• The Conservation Training Coordinator may request additional information on project scope, timeline, advisor, imperiled species, or other characteristics that will define a successful project.
  • Project concepts are reviewed by the Board and, if there are more than 4 concepts under consideration, they are evaluated based on fit, diversity in taxa, potential for funding as well as Board member interest in providing mentorship for each potential project.
  • Board members and/or the Conservation Training Coordinator will follow up with selected partner organizations by early January to provide information on next steps.
  • In March or April, the EWCL class is introduced to the project concepts during their first training session. Participants select from the four concepts based on their own interests and expertise they can provide, forming project groups of 5-6 individuals.
  •  After EWCL project teams are identified, liaisons from partner organizations work with their respective teams to fully develop the project. Liaisons from partner organizations should plan to attend by video or conference call, or in person if possible.  Board advisors are also encouraged to attend the first training to meet with teams and project liaisons and plan next steps.

Post-Evaluation of Projects is an important component.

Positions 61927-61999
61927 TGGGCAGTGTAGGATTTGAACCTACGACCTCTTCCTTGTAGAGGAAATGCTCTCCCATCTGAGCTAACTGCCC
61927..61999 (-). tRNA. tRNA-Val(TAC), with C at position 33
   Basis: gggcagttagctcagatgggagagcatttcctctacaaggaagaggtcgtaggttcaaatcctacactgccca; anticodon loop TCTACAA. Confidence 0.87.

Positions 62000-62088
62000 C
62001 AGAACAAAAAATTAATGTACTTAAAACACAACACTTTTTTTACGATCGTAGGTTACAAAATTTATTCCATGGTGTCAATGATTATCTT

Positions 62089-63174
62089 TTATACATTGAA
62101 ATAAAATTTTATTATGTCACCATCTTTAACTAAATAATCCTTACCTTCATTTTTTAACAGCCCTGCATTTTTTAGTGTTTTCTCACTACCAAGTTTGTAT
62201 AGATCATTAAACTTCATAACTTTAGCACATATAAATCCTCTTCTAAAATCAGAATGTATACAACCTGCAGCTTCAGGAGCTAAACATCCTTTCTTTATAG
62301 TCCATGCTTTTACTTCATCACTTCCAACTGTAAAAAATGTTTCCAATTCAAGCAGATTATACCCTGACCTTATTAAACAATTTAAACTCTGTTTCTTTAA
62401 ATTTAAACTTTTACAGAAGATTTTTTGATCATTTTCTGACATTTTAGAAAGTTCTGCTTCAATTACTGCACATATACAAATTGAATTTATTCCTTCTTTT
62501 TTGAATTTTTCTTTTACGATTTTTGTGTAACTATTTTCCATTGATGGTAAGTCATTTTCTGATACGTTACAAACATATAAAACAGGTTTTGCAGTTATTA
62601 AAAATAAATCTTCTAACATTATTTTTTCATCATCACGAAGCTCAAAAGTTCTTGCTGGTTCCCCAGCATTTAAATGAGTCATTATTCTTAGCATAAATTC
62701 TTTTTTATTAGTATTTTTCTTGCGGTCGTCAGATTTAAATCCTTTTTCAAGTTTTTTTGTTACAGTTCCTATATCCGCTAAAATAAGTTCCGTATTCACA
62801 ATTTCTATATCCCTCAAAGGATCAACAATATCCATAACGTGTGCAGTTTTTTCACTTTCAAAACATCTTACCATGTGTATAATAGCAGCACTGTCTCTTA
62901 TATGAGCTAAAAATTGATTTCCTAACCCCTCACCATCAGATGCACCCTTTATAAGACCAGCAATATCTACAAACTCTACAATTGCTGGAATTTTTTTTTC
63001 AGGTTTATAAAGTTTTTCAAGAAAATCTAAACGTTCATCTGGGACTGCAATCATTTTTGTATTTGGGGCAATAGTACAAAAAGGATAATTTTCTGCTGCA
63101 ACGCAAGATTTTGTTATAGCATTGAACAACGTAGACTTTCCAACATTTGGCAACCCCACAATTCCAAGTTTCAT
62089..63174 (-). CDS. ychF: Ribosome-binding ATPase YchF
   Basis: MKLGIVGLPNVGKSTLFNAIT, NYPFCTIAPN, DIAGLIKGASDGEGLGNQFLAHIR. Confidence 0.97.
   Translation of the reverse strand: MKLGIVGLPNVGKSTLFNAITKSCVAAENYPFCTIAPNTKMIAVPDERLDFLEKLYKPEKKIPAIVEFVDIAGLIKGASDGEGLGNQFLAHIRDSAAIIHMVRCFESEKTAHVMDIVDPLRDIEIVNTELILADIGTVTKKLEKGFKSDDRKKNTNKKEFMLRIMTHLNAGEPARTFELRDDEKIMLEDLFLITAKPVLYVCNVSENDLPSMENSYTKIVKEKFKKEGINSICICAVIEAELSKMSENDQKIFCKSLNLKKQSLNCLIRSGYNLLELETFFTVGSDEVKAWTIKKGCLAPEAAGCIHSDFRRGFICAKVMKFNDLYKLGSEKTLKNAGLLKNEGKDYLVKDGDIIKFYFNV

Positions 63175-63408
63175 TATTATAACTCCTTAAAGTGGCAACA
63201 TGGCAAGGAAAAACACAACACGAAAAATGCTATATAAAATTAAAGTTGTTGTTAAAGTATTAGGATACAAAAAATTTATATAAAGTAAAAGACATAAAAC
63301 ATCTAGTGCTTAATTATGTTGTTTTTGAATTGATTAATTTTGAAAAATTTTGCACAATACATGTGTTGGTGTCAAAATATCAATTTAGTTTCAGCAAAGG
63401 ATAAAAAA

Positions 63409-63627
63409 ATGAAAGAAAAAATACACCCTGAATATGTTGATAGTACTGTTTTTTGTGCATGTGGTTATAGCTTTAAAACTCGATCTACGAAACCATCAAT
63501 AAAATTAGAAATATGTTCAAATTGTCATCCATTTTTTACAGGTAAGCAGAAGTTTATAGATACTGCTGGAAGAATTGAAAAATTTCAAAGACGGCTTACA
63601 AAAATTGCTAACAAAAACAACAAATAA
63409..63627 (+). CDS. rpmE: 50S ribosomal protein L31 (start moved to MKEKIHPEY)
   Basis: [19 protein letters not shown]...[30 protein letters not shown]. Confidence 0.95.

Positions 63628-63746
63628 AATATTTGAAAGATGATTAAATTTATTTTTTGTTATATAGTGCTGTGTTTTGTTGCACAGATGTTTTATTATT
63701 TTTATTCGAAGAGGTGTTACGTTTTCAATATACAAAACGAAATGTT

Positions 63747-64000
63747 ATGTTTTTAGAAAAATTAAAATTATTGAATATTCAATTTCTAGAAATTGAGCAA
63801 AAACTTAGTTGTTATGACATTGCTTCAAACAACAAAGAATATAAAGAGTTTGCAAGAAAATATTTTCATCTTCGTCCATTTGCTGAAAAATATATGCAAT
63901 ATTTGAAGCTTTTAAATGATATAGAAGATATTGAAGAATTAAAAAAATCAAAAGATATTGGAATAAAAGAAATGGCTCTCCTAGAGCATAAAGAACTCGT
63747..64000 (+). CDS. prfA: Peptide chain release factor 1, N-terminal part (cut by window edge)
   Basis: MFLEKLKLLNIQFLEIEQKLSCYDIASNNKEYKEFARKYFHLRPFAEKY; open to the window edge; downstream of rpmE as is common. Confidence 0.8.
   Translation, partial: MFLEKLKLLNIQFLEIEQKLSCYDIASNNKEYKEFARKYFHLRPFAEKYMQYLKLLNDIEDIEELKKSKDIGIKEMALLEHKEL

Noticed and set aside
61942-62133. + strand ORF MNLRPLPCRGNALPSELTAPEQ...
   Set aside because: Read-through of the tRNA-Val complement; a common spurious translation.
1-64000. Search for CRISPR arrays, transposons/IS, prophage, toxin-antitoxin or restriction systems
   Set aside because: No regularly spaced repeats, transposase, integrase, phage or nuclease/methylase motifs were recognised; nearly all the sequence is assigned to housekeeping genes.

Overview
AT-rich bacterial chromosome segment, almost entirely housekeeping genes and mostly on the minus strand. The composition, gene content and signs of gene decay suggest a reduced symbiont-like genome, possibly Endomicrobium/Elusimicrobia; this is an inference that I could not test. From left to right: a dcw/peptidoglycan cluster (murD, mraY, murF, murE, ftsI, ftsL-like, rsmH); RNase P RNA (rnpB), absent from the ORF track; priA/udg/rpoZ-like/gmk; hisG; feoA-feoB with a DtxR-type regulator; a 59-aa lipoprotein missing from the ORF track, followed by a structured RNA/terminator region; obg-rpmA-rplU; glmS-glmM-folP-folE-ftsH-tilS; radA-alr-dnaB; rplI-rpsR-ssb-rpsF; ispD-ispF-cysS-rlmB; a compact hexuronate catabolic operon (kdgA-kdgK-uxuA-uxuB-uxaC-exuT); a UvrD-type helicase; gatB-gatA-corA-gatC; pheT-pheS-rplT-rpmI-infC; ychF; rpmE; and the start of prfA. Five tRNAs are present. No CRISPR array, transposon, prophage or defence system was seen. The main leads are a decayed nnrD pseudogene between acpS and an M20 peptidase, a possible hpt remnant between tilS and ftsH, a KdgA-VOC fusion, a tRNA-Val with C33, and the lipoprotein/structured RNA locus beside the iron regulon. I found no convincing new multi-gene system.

A EWCL project’s success is evaluated within the following framework:

  • For Participants:  

    • Did they gain knowledge regarding the issues and potential solutions surrounding an imperiled species or critical conservation challenge?
    • Did they obtain experience in planning, implementing and evaluating a conservation project?
    • Did they work within a project team framework and navigate inter-group dynamics and challenges in order to successfully produce a final outcome?
    • Did they accomplish their goal?
  • For Partner:  

    • Was the partner satisfied with the experience and outcomes?
    • Was communication successfully maintained throughout the project?
    • Did the group accomplish what the partner had hoped they would?
  • For Conservation:  

    • Were their measurable conservation results for the project outcome?
    • Was the targeted species conservation status or habitat improved?
    • Did an identified need for the species get addressed?

Interested Organizations and Projects

If you have a project that fits these guidelines and you are interested in partnering with an EWCL class, please email Laura Gruber at Training@white-oak.org for more information.